In my experience, the best and most engaging sci-fi to emerge over the last few years has sprung from simple, if unusual, premises. Another Earth sets a dark personal drama against the backdrop of a mysterious duplicate planet Earth appearing in the sky. Coherence gathers friends together for a dinner party while a comet passes overhead. Sound Of My Voice sees amateur documentarians inflitrating a cult who believe their leader is a time-traveller. All have conceits that can be summarised in one sentence, then go on to subvert your expectations at every turn, venturing into boldly adventurous territory and eschewing excessive CGI in favour of sharp, cerebral storytelling.
While Curtain doesn’t quite hit the highs of those films, it finds its success in a similar way. A run-down ex-nurse (Danni Smith) moves into a new flat in the hope of recharging and getting back onto her feet. However, her peace is disrupted upon the discovery that her shower curtains keep mysteriously disappearing from her bathroom. Determined to figure out what’s going on, she sets up a camera in the bathroom and finds that the curtains are disappearing, seemingly of their own accord, through a “portal” in the wall. She recruits her friend Tim (Tim Leuke), and together they set about trying to find out where they’re going, and how they can communicate with the other side.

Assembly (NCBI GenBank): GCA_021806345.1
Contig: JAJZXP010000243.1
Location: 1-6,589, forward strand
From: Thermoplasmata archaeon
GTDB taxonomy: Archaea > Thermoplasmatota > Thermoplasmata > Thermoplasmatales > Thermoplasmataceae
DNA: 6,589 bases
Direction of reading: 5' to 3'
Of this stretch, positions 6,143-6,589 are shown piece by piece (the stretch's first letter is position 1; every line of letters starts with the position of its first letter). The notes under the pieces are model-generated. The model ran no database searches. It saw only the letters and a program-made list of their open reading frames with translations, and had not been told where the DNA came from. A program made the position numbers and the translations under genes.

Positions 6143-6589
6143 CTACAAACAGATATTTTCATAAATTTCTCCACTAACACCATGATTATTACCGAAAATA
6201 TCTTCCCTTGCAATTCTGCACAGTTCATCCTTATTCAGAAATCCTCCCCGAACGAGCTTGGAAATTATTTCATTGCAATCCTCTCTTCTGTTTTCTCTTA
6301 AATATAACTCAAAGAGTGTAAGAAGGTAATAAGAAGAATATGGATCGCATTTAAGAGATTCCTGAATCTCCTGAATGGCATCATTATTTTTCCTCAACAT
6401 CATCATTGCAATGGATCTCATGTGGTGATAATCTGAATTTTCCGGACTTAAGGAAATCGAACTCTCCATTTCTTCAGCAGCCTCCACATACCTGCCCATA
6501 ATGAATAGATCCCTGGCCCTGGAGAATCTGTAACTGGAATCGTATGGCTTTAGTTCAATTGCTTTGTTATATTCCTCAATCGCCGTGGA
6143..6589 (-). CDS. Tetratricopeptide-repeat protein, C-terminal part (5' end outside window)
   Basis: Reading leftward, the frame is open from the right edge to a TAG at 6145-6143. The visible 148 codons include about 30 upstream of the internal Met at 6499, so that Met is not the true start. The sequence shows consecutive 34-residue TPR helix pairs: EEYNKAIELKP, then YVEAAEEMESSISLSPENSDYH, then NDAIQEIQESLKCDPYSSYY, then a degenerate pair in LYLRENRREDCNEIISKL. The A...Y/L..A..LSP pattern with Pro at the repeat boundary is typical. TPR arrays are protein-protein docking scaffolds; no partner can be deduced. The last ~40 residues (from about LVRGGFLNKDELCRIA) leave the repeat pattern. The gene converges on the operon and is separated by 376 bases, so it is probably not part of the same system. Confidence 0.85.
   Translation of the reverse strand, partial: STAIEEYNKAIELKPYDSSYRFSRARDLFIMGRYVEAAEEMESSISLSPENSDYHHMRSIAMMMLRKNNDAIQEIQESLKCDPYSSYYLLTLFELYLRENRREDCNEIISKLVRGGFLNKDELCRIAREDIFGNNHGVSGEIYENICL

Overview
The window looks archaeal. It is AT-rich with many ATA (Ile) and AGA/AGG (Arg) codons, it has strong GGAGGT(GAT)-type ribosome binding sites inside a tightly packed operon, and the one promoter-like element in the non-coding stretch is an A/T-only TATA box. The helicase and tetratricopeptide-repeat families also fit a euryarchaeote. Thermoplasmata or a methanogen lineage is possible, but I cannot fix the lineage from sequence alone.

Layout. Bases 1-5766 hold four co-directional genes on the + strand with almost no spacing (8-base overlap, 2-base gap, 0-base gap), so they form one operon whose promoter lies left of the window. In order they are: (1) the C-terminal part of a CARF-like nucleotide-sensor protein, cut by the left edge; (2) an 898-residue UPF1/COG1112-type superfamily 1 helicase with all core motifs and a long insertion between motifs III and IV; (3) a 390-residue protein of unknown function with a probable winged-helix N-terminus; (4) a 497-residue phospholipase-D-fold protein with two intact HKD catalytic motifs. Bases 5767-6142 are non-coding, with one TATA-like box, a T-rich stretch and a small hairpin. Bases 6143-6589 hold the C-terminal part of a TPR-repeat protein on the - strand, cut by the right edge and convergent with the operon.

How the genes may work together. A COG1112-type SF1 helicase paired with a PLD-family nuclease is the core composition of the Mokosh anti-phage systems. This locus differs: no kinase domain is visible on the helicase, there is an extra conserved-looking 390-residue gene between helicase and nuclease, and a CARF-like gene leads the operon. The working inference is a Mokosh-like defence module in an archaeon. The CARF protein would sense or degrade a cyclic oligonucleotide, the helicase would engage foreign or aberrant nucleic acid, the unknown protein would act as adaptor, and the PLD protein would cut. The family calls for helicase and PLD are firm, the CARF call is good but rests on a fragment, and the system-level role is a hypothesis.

Curtain takes its eccentric premise almost entirely seriously, and is a better film for it: while it sounds like lightweight sci-fi fare on paper, something far more interesting is going on here, and clocking in at under 75 minutes, it wastes no time engaging the audience on both an emotional and cerebral level. Smith excels in the lead role, and bolstered by a strong supporting cast and a lean, punchy script that neatly balances humour and suspense, the film moves through its gears with an impressive deftness, hurtling towards its satisfying and undeniably smart conclusion.
There are times where it feels like Curtain slightly loses its grasp on its tone, with a few moments veering a little too far into the realm of the ridiculous. That being said, this is still bracingly creative stuff, and what it does have in the way of flaws feel forgivable in the face of its breakneck pacing, tight plotting and boundless imagination. An acquired taste for sure, but entirely worth your time.